The Asset Economy

Lisa Adkins, Melinda Cooper, Martijn Konings in the LA Review of Books:

At the start of 2019, The Economist coined the term “millennial socialism” to refer to the growth of strong critical and left-wing sentiments in a generation that until recently was primarily known for its sense of entitlement and its obsession with social media. It noted that a large percentage of young people hold a favorable view of socialism and that “[i]n the primaries in 2016 more young folk voted for Bernie Sanders than for Hillary Clinton and Donald Trump combined.” The Economist acknowledged that some of these millennials may have good reasons for their political sentiments. But it immediately went on to declare that understanding this trend shouldn’t lead us to justify or legitimate it — socialism remains as dangerous as The Economist has always known it is. It views millennial socialism as being too “pessimistic” and as wanting things that are “politically dangerous.” The Sydney Morning Herald followed up in the same month with an opinion piece arguing that while millennial socialism has roots in millennials’ “rising anxiety about their economic prospects” (and in particular the virtual impossibility of ever attaining home ownership in the country’s largest cities), as a political choice it seemed to reflect above all ignorance and the lack of memory of the horrors of communism.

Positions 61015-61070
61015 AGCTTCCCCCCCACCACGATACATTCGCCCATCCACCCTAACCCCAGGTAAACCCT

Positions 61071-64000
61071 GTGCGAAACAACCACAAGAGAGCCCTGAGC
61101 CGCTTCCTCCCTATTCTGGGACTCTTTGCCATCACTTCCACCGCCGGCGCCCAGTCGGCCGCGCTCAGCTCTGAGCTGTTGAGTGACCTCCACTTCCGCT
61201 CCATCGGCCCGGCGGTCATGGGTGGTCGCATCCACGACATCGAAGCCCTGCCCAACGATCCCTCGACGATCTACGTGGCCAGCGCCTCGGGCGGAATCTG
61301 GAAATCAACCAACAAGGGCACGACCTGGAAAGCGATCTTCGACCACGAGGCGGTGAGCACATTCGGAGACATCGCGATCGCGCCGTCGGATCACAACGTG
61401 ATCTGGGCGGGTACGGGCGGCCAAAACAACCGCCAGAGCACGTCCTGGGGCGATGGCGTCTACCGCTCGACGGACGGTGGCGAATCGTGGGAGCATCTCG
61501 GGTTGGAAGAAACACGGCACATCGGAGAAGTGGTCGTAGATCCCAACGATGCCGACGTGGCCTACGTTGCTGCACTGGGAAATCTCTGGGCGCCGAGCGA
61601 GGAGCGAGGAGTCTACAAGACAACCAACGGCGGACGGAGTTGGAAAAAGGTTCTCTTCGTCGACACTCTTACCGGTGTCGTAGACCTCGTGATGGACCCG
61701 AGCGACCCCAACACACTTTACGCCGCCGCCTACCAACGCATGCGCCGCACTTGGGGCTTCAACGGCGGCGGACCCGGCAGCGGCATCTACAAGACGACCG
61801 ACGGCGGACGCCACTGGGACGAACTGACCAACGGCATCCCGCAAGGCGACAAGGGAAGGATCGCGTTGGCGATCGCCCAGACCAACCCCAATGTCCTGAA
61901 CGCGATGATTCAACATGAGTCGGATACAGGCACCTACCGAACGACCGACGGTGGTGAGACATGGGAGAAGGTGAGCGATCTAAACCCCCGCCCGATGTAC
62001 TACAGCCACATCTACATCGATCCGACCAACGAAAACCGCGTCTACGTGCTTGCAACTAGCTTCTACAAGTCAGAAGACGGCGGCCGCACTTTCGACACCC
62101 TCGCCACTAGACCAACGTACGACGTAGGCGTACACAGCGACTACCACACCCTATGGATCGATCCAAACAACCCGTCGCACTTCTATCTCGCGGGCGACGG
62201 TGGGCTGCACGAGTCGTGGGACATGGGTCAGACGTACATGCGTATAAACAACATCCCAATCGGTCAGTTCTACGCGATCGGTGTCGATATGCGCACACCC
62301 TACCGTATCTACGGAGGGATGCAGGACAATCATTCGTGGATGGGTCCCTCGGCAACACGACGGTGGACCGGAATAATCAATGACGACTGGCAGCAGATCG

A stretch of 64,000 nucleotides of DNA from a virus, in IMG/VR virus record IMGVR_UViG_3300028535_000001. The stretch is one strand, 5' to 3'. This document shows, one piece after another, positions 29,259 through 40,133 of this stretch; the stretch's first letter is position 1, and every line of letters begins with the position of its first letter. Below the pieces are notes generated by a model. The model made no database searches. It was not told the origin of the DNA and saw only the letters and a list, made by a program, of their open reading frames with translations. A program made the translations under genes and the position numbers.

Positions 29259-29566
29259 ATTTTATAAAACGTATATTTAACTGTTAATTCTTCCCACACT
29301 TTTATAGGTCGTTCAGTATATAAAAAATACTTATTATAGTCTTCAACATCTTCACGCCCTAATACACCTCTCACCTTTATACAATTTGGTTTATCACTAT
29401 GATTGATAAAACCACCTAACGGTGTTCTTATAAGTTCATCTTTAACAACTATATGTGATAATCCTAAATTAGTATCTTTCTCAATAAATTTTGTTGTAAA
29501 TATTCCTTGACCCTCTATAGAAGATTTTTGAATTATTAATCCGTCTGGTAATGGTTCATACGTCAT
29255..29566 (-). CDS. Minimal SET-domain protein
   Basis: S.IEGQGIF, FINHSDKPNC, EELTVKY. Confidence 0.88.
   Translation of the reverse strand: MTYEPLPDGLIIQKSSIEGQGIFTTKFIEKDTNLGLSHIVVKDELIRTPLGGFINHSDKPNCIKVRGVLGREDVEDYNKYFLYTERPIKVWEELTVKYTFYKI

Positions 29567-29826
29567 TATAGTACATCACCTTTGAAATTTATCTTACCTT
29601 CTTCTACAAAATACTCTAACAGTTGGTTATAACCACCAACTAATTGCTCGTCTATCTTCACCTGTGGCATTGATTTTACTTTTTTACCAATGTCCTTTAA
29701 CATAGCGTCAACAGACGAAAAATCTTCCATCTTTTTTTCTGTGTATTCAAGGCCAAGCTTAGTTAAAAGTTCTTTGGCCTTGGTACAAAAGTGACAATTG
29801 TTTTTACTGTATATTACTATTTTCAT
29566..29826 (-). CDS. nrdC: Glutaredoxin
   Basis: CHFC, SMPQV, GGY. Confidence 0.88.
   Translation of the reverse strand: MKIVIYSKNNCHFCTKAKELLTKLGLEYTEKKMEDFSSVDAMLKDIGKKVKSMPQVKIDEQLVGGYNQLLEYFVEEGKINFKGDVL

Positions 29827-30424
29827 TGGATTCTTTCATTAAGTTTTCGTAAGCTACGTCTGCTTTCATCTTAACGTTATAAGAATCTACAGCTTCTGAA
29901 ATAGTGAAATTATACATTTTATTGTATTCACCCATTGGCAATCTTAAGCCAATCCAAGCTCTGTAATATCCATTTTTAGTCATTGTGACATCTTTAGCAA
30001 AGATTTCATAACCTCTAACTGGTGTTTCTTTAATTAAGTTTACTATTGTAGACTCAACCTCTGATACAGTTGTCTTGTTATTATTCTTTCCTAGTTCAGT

Framing this political shift in terms of a generational schism would seem to rest on flimsy conceptual foundations. Indeed, while generational analysis may be making a return to public debate, where the mainstream press loves to cover millennials, among social scientists it has largely gone out of fashion. The idea that being born around the same time or experiencing the same historical events at the same age produces a natural solidarity or a similar experience of life is now considered overly simplistic. It is typically seen as too abstracted from a range of other structural inequalities that would seem to have far greater bearing on people’s position in the social hierarchy. Just as there are poor baby boomers, so there are fabulously wealthy millennials.

Yet some element of generational distinction seems to be playing an undeniable role in the logic of the present. So what do we make of this?

More here.